The Laravel Testing 101 ebook is launched and ready!

I am extremely excited to announce the availability of the Laravel testing 101 ebook!

I have spent countless hours working on this ebook over the last months and I hope that it will help you learn how to add tests to your Laravel CRUD applications.

You can get your copy for just 19.99$ (limited time only):

https://leanpub.com/laraveltesting101

 

you can also sign up here to get 3 free chapters:

https://laraveltesting101.com/

Please let me know any feedback by tweeting at me (@djug) or simply emailing me (my first name at gmail).

[Laravel Testing 101] Writing tests for guest user functionalities on a Laravel CRUD application

This is an excerpt of my upcoming ebook Laravel Testing 101. If you haven’t read the previous chapters yet (available for free here: Adding Tests to your Laravel CRUD Application: Where to Start? and here: What should we be testing in a [laravel] CRUD application?), please do so before reading this one.

Now that we have a better idea about the functionalities we should be testing in our Laravel application, let’s start with testing what a guest can do, since it is less complicated than what a logged in user can do.

As we discussed I the previous chapter, here are the functionalities related to guests that we have in the application:

  1. A guest could see all the articles when visiting /articles
  2. A guest could see a single article
  3. A guest could see a user profile
  4. A guest could not write a new article and get redirected to the signup page instead
  5. A guest could visit and get the signup page
  6. A guest could visit and get the login page

Make sure that PHPUnit is working properly with your application

Before we start writing any tests, let’s make sure that PHPUnit is working properly with your application.

The binary of PHPUnit is included in vendor/bin/phpunit in your project, so all you need to do is to execute it (from your project directory).

You should see this result:

Even though we haven’t written any tests yet, Laravel includes the following example tests:

  • /tests/Feature/ExampleTest.php
  • /tests/Unit/ExampleTest.php

P.S.: I recommend adding an alias for the command above, so you would not need to type vendor/bin/phpunit each time you want to run the tests

For example, I’m using this alias:

alias lphpunit="vendor/bin/phpunit"

1/ A guest could see all the articles when visiting /articles

Since we are going to test functionalities related to the ArticleController, let’s first create a class dedicated to this controller.

php artisan make:test ArticleControllerTest

Note that I didn’t pass the --unit flag to the command, which mean we are not creating a unit test but rather a feature test. The newly created class should be located in /tests/Feature/ArticleControllerTest.php

You can get rid of the testExample that was included with the ArticleControllerTest.

Let’s create our first tests.

When executing PHPUnit, it will look for all the public method that either start with test or that have @test in their dockblock.

So you could either use this format:

public function testGuestCouldSeeListOfArticles()
{
...
}

or this one:

/**
* @test
*/
public function it_allows_anyone_to_see_list_all_articles()
{
...
}

I prefer the second one since it is much easier to read.

I’ll start with the most basic test. I just want to make sure whenever I hit the /articles route, I get a valid page back.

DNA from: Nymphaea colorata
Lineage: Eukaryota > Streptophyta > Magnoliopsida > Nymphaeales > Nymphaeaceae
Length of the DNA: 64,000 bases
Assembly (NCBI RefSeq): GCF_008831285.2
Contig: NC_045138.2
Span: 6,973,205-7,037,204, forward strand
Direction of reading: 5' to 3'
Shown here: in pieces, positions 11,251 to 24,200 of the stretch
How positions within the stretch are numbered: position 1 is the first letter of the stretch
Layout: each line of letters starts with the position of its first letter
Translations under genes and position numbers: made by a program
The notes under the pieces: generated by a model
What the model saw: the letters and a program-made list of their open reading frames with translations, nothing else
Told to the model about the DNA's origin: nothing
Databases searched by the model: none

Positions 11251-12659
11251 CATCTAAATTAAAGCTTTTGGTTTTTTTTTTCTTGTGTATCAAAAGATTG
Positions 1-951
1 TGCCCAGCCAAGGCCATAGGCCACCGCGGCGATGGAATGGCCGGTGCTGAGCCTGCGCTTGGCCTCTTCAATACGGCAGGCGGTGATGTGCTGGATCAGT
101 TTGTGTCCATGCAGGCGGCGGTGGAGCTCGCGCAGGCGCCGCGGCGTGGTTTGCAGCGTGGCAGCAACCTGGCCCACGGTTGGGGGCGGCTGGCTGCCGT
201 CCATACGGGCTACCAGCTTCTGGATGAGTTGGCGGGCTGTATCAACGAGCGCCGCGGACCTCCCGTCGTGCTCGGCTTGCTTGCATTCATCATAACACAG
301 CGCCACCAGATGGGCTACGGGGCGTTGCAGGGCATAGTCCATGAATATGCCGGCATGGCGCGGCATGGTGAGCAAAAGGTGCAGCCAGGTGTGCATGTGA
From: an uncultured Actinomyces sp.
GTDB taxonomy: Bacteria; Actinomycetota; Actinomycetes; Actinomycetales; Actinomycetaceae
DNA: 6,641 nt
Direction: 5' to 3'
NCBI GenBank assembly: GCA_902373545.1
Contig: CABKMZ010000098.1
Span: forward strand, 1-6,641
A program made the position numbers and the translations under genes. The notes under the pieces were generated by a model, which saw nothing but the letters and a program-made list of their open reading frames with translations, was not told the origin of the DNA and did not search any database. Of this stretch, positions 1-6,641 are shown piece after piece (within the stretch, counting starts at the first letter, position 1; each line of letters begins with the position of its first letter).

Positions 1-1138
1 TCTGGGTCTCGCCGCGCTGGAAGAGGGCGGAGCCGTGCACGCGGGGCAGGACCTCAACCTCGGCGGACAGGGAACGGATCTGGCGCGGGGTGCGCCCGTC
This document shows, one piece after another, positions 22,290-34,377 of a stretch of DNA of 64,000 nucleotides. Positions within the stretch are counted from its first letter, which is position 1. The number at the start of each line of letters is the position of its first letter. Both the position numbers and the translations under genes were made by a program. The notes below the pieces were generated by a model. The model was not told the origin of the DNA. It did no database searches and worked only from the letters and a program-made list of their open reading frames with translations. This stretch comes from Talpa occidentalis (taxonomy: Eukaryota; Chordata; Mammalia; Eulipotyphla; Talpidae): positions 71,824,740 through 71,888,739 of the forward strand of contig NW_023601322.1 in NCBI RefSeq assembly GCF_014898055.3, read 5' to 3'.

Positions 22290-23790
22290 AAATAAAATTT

/**
* @test
*/
public function it_allows_anyone_to_see_list_all_articles()
{
	$response = $this->get(route('get_all_articles'));
	$response->assertSuccessful();
}

Save the file and run PHPUnit (either using vendor/bin/phpunit or with the lphpunit alias we created earlier).

Our tests passed 🙂

Note that, even though we wrote just one test and one assertion PHPUnit tells us that we have 3 tests and 3 assertions.

Note: An assertion is testing one single “thing”, a test could
contain multiple assertions
. The test we wrote above contains just a
single assertion $response->assertSuccessful();

The reason behind this, is that PHPUnit will run all the tests in the /tests directory. Running all the tests each time is not a problem at the stage we are in right now, but if you want to run just a single test, you can pass the name of the test (the name of the method) as a parameter to the --filter flag like this:
lphpunit --filter=it_allows_anyone_to_see_list_all_articles

… and yes, as you might have guessed it you could add an alias for this command in order to save time next time you want to run just a single test.

alias lphpunit="vendor/bin/phpunit"  
alias lphpunitf="lphpunit --filter="

lphpunitf it_allows_anyone_to_see_list_all_articles

As you can tell, we want to test more than just getting a valid page, we want to make sure that we are getting the right page.

We can test this with the following steps:

  • make sure that we are getting the right view
  • make sure that the view contains the variables needed for this page

Laravel provides two method to test the above:

$response->assertViewIs('articles.index');
$response->assertViewHas('articles');

Our test class should now look like this:

<?php
namespace Tests\Feature;

use Tests\TestCase;
use Illuminate\Foundation\Testing\WithFaker;
use Illuminate\Foundation\Testing\RefreshDatabase;

class ArticleControllerTest extends TestCase
{
	/**
	* @test
	*/
	public function it_allows_anyone_to_see_list_all_article()
	{
		$response = $this->get(route('get_all_articles'));

		$response->assertSuccessful();
		$response->assertViewIs('articles.index');
		$response->assertViewHas('articles');
	}

}

Now that we can test that we are getting the right view (with the right variable), we no longer need to keep the first assertion, since it is implicit.

2/ A guest could see a single article

Now that we tested that a guest user could see the list of all articles, let’s make sure that she could view individual articles as well.